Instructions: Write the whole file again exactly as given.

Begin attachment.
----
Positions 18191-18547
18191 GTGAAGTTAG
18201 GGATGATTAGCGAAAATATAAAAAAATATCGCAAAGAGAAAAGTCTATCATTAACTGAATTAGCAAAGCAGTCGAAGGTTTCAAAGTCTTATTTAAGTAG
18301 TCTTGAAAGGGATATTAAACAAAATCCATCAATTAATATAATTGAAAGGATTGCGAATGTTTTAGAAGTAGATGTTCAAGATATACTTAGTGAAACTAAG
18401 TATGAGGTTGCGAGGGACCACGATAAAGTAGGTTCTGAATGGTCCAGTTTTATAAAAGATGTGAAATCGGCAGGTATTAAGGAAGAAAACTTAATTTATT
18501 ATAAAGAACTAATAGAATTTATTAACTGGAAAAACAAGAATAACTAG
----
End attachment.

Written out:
Positions 18191-18547
18191 GTGAAGTTAG
18201 GGATGATTAGCGAAAATATAAAAAAATATCGCAAAGAGAAAAGTCTATCATTAACTGAATTAGCAAAGCAGTCGAAGGTTTCAAAGTCTTATTTAAGTAG
18301 TCTTGAAAGGGATATTAAACAAAATCCATCAATTAATATAATTGAAAGGATTGCGAATGTTTTAGAAGTAGATGTTCAAGATATACTTAGTGAAACTAAG
18401 TATGAGGTTGCGAGGGACCACGATAAAGTAGGTTCTGAATGGTCCAGTTTTATAAAAGATGTGAAATCGGCAGGTATTAAGGAAGAAAACTTAATTTATT
18501 ATAAAGAACTAATAGAATTTATTAACTGGAAAAACAAGAATAACTAG